Corrosive chemical storage is considered either a liquid or solid that can potentially cause visible damage or irreversible alterations to human skin tissue, after immediate contact. In this article US Chemical Storage illustrates corrosive classifications, how to evaluate corrosive environments and examples of commonly used corrosive substances.
The EPA constitutes a highly corrosive waste as “aqueous waste exhibiting a pH of less than or equal to 2 or greater than or equal to 12.5 and capable of corroding steel at a rate greater than 1/4 inch per year”.
Protecting Yourself From Corrosive Chemical Storage Accidents
Industrial processes that utilize corrosive materials include battery manufacturing, electroplating, chemical syntheses, metal cleaning, metal etching and electrolysis. The risk of exposing workers to corrosive materials should be clearly identified and evaluated; prior to handling, transporting or storing.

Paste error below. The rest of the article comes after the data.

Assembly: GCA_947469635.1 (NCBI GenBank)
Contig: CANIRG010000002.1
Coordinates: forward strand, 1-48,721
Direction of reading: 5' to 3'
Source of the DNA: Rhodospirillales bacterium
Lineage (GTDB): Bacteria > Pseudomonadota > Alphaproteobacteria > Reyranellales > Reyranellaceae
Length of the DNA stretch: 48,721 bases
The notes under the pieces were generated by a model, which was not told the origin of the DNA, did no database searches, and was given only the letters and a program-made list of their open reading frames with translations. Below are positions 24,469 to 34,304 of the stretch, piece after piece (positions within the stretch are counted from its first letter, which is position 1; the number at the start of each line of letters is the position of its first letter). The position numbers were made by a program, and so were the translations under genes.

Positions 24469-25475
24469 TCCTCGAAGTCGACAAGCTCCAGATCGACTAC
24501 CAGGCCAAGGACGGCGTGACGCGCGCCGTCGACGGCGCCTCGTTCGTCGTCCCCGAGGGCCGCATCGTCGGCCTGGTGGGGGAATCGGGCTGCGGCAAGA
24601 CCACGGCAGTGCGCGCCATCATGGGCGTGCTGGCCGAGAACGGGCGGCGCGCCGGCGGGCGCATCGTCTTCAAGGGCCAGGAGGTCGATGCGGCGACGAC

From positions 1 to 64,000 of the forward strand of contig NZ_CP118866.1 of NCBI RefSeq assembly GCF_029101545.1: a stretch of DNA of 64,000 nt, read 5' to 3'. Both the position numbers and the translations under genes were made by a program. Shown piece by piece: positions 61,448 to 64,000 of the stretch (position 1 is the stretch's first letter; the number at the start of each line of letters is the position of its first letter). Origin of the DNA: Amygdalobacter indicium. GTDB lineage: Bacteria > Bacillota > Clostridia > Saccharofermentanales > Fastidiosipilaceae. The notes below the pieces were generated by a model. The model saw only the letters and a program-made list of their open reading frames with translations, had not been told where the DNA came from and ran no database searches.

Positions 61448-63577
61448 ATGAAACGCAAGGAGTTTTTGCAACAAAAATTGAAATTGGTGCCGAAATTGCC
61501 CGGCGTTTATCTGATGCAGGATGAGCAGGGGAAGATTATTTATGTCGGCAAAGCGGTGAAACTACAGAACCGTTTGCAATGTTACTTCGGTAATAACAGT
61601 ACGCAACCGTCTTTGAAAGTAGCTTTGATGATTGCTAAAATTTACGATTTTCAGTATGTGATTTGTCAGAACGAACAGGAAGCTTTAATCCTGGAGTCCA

Liquid corrosive materials are those with a pH of four or lower and a pH of nine or higher; solutions are both capable of causing chemical burns. The severity of the burn is dependent primarily on the concentration of the corrosive chemical and the duration of chemical contact.
Corrosive vapors, fumes or mists can result in respiratory damage if inhaled, as well as causing serious burns and irritation to the skin or eyes. Corrosive chemical storage environments should be maintained with mechanical ventilation and gas sensors or evaluated with air sampling conducted by an industrial hygienist or a highly trained safety professional.
Be sure to have Material Safety Data Sheets (MSDS) on hand to analyze each chemicals’ hazard classifications, prior to handling, transporting or storing corrosive chemicals and/or other hazardous materials.
Corrosive Chemical Storage Safety
Employees who handle, transport or store corrosive materials must always wear personal protective equipment (PPE). Equipment including acid-proof suits, face shields, gloves and shoes should be worn before handling any type of corrosive material.
Commonly Used Corrosives
- Potassium hydroxide
- Sodium hydroxide
- Ammonium hydroxide
- Calcium sulfide
- Sodium sulfide
- Calcium oxide
- Calcium chloride
Learn more about corrosives and other chemical classifications here.
Are you prepared for storing corrosive materials? Contact US Chemical Storage online or call 888-294-2729 to learn more about corrosive chemical storage buildings and how to remain fully compliant when storing hazardous materials.